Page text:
You mean Europe turns its back on USA? No we don’t. It’s just swagger and bravado, but we ain’t actually stupid. In terms of values, we see different nuances of the same color. Today we lean to progressivism, they lean to conservatism. Tomorrow roles could be switched, who knows what’ll people vote.

  3. avatar
    Παυλος

    It’s something worse, a bad ally/partner

  4. avatar
    George

    “now” has been for decades.
    “now” has just starting to become evident to the EU politicians, who are sleeping at the wheel. Then again, there’s nothing much they can do. Germany is practically military occupied by USAn fores.

  5. avatar
    Catalin

    No. If USA is now a rival of Europe, what would you call Russia? EU and USA have their differences but to say that this makes them rival is simply unfounded.

    The Trump Doctrine vs EU isn’t in conflict either. As David O’Sullivan said, national identity and culture can work hand in hand with cooperation. There is nothing wrong with “USA first!” or “Europe first”. Putting your country first doesn’t mean hating other countries, it is absurd to expect a country to be a self-sacrificing saint at the expense of its own citizens.

  6. avatar
    Franz M

    No, not rivals, but we share no fundamental values with Trump. Especially if he is re-elected we will have to assume that the American electorate or the electoral process respectively is not reliable seen from a liberal democracy stand point.

    In any case I would welcome an EU indepenent frum the US in terms of defens and foreig policy. Akigned as often as possible, but nkt dependent anymoere.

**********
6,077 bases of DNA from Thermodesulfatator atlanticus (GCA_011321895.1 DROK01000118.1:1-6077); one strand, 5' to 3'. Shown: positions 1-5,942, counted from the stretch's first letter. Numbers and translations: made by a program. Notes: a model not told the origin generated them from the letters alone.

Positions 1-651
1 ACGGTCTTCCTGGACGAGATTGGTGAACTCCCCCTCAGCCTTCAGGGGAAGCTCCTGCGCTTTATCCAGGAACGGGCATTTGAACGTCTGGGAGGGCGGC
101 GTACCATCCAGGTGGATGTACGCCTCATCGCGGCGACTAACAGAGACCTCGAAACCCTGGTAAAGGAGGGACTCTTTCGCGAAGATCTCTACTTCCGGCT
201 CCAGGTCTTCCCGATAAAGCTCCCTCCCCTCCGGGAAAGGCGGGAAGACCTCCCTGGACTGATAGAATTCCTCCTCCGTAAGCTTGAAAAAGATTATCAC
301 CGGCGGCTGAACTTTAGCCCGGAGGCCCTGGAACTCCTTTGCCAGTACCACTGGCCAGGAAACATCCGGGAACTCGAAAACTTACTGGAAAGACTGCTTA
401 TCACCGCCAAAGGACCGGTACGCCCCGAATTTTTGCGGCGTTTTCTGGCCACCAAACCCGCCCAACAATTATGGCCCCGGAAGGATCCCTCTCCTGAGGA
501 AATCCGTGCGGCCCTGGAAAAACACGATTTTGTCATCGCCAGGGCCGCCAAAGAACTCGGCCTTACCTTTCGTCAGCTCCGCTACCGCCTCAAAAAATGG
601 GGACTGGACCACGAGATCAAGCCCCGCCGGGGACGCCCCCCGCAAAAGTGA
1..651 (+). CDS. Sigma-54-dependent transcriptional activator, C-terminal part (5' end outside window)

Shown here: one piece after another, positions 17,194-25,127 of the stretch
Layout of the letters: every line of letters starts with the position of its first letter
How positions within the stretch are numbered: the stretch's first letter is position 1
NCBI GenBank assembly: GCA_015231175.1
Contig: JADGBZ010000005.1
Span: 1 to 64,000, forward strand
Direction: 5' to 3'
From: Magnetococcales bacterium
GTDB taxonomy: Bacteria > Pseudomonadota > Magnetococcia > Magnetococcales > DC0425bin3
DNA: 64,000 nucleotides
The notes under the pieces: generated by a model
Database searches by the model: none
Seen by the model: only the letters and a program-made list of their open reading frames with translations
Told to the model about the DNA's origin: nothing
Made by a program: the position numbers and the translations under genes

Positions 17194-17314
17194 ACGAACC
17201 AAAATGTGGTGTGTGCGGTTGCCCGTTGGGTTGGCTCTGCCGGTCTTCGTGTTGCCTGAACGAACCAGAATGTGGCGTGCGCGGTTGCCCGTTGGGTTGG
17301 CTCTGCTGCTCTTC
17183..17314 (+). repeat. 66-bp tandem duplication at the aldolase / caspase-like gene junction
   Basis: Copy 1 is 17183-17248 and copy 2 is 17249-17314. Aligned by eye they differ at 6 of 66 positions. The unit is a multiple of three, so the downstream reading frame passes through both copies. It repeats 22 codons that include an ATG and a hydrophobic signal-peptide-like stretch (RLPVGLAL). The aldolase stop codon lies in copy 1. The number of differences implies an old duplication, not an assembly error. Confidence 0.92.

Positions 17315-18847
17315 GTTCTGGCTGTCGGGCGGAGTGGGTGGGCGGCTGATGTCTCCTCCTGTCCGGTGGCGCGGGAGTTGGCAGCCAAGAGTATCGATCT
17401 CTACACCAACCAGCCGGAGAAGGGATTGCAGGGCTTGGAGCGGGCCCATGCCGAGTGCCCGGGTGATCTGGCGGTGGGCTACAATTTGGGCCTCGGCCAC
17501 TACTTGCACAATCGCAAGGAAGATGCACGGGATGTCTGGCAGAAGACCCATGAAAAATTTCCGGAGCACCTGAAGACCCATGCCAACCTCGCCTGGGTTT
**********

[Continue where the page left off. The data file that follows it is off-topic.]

7. avatar
    Maria

    No of course not. EU should stand with the USA. They are protevting já for a long time. I dont trust Europian polítics

  8. avatar
    Ingrida

    USA interferes too much and violates privacy of people One country itself cannot control the world Sh*tdogs Sh*t on everything what’s beautiful

  9. avatar
    Tom

    As one of my friends from Europe told me, thank heavens US presidents only get two terms tops. Keep calm and ♥️

  10. avatar
    Franck

    It’s Europe’s rival, but it’s EU master. Here’s the point.

  11. avatar
    Paul

    Another sign of europe’s preoccupation with itself.
    Europe and – especislly EU is becoming less and less relevent to the USA..the last decade and a half has seen the inexorable rise of China and the equally inexorable decline of europe. ..in terms of growth…share of world trade…political engagemrnt and influence in all the fast growing economies (eg Africa).
    USA retains its leadershio position due to its economic and military strength…but its focus is increasingly eastwards…not westwards.

  12. avatar